A college film student, obsessed with the works of Alfred Hitchcock, investigates a murder committed in the apartment building across from his and suspects that his seductive neighbor hired a girlfriend to commit the deed.
A newspaper reporter and a retired, blind journalist try to solve a series of killings connected to a pharmaceutical company's experimental, top-secret research projects and in so doing, both become targets of the killer.
"The Facts About Mr. Valdeman." A woman's husband is on his deathbed, and a psychiatrist with whom she's having an affair hypnotizes him so they can get him to sign all his money over to his wife before he dies. The husband dies when he is still in a trance and becomes stuck between the two worlds, and seeks revenge and release. "The Black Cat." A forensic photographer resents his girlfriend bringing a stray cat home. He dispatches the little furball, only to find out he can't rid himself of it that easily. Based on stories by E. A. Poe. Written by
Ed Sutton <firstname.lastname@example.org>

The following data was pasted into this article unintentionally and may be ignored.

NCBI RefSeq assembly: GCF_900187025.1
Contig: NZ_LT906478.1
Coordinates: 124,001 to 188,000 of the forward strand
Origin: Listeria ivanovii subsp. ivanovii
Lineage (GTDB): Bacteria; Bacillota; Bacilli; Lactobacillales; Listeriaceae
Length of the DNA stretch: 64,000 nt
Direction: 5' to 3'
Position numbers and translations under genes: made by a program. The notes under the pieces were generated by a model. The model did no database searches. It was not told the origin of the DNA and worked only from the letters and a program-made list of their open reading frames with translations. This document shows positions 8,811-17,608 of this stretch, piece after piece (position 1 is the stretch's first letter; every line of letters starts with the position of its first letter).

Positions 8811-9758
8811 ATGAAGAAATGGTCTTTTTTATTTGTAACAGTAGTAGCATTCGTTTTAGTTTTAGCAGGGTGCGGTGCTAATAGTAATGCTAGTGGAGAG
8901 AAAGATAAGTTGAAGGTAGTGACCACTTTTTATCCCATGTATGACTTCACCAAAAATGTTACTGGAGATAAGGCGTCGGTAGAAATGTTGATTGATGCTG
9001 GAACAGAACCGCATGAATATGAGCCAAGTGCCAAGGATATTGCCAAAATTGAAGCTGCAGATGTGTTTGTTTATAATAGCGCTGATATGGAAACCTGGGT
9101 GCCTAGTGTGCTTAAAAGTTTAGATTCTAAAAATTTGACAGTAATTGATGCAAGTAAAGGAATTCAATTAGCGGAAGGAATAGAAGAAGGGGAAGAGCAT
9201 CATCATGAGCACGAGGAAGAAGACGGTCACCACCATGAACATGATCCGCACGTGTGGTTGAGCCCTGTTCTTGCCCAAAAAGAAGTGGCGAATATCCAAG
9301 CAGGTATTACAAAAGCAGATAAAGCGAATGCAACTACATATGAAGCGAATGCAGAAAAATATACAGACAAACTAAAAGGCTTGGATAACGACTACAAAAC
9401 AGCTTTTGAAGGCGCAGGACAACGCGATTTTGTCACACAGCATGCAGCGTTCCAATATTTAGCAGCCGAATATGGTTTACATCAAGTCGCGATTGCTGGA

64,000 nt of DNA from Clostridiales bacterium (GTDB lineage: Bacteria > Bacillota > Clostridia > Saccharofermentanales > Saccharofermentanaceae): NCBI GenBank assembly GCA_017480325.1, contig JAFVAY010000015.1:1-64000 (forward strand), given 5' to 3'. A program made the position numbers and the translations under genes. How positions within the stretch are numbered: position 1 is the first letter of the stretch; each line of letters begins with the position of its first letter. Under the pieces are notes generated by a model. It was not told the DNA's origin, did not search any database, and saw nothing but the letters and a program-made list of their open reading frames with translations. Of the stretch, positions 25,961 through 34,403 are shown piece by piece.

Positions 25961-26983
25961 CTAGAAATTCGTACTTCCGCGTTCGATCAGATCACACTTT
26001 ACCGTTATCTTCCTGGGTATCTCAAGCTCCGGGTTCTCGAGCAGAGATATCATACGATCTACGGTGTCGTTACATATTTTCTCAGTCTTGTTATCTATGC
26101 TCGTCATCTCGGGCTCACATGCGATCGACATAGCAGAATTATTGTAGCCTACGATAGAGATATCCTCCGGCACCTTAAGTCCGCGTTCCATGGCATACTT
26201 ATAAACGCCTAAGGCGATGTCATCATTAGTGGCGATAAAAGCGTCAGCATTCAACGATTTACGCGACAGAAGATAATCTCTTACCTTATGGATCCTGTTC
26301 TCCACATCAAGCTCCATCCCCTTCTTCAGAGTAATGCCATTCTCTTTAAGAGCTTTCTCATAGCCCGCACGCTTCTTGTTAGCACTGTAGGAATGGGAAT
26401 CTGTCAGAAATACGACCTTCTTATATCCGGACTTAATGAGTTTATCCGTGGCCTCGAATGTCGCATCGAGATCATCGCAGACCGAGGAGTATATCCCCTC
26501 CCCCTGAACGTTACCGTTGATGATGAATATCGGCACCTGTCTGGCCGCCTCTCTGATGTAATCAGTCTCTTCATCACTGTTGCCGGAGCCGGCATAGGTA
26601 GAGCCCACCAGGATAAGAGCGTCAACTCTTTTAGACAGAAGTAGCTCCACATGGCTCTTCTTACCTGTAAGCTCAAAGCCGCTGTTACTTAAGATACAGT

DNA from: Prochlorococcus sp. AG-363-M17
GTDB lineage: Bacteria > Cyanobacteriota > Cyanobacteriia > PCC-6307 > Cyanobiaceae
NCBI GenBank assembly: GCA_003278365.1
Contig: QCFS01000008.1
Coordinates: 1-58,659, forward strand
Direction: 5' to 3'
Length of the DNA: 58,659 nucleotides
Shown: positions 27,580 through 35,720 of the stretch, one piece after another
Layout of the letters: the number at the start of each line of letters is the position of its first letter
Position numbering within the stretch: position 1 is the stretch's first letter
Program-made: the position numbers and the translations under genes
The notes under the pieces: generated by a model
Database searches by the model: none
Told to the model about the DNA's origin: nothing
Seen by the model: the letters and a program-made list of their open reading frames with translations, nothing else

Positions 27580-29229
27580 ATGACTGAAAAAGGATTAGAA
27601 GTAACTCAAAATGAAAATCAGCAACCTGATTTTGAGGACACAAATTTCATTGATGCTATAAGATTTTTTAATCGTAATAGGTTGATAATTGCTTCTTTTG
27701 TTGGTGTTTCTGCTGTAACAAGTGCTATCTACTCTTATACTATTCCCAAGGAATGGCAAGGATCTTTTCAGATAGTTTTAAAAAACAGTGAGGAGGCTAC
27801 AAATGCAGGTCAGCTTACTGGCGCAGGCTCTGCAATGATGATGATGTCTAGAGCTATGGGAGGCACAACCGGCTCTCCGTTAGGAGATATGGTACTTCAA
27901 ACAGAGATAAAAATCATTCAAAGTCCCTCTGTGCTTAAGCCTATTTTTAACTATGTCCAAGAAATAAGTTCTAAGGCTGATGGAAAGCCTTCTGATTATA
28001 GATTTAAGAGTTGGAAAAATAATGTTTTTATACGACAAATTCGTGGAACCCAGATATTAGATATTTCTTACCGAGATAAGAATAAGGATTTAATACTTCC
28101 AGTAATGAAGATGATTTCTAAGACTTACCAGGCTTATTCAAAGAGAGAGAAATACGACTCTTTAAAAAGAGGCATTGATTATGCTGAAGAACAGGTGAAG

Horror meinsters George Romero and Dario Argento each direct an hour long(or so) segment based on stories by Edgar Allan Poe. Romero's is first and is based on a lesser Poe story "The Strange Facts in the Case of M. Valdemar." A wealthy man is dying and hypnotized by a doctor who is aiding the rich man's beautiful wife for money and other fringe benefits. This segment is fairly well-conceived by Romero(who also wrote the script). The horror is more subtle than what you might expect and not very gory. Adrienne Barbeau, still quite a dish, does a good job as the ruthless wife and Ramy Zada does a mediocre job as her accomplice. E. G. Marshall has a bit part that he devours with gusto. The second segment by Argento naturally is the more bizarre and bloody. It is based on the oft-filmed story "The Black Cat." Argento creates a story about a photographer, played by Harvey Keitel, specializing in crime scene photos that also enjoys killing cats. Eventually his instincts lead to much higher organisms. This is also a decent piece as a whole. It has a load of famous actors: John Amos, Martin Balsam, and Kim Hunter. Argento puts a weird dream sequence that is nicely shot but has little relevance to the plot at all. This segment has a big payoff scene at the end that was very original if nothing else. Although certainly more suspenseful then Romero's piece, I liked the first one a bit more. It seemed to have greater continuity. Neither piece has any real life to it, and I think the film suffers a bit from the two story format. It is entertaining though and does provide a few honest chills.
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